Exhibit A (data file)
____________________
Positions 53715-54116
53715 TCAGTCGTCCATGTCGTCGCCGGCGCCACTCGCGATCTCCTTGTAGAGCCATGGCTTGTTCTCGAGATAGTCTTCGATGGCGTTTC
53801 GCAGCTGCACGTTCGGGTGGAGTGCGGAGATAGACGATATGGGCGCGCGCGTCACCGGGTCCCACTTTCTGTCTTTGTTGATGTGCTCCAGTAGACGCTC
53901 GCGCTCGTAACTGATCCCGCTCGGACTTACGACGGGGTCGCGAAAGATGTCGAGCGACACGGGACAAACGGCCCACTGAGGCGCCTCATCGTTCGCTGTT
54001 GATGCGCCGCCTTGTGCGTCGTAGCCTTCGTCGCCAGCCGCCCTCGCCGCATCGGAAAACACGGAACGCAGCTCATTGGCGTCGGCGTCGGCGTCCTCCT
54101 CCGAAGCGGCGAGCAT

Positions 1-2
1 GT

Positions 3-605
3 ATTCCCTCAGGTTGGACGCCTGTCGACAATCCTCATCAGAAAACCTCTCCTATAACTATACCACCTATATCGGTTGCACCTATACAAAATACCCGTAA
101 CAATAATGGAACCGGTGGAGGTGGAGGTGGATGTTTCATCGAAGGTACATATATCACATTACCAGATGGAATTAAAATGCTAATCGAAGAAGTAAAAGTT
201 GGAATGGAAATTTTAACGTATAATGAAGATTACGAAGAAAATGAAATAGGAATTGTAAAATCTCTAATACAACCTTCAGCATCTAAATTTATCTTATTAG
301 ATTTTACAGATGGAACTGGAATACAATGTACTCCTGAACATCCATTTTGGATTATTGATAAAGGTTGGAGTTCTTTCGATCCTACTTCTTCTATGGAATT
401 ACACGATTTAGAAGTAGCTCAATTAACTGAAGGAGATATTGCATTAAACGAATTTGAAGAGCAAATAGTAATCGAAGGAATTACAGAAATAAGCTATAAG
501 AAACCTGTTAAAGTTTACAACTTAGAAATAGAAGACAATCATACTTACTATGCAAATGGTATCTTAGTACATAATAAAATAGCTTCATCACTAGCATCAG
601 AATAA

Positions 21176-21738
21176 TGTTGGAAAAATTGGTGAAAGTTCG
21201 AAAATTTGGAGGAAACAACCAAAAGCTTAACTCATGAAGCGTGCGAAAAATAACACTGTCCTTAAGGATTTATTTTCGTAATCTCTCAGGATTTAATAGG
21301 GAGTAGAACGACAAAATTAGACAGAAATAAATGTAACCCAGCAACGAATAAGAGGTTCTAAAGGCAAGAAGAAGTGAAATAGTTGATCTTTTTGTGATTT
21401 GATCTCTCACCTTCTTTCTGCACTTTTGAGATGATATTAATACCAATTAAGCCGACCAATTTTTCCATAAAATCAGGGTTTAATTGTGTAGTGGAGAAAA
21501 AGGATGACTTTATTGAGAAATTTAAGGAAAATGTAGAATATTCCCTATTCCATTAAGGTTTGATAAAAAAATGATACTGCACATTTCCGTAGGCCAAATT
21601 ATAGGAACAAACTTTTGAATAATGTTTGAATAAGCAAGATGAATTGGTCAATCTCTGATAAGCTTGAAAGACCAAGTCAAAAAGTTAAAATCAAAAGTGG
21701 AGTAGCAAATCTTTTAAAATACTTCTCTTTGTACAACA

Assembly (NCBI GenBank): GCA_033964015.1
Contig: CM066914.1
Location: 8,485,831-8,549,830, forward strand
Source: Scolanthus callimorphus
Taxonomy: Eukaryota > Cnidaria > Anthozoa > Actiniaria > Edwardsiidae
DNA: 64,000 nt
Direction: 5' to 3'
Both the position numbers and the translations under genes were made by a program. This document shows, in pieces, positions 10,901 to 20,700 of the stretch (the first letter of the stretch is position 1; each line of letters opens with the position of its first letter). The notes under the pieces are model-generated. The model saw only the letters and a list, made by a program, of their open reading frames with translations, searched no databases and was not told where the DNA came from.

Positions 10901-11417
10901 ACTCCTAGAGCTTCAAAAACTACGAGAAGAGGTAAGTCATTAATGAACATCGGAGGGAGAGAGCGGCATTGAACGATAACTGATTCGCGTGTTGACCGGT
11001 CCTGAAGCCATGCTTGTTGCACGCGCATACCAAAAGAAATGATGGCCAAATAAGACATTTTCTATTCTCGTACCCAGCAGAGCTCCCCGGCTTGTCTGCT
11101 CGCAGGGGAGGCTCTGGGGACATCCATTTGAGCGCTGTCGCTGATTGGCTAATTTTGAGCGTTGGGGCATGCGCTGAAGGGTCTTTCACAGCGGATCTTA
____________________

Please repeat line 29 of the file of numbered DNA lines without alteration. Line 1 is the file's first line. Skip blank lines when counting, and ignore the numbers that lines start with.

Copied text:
Taxonomy: Eukaryota > Cnidaria > Anthozoa > Actiniaria > Edwardsiidae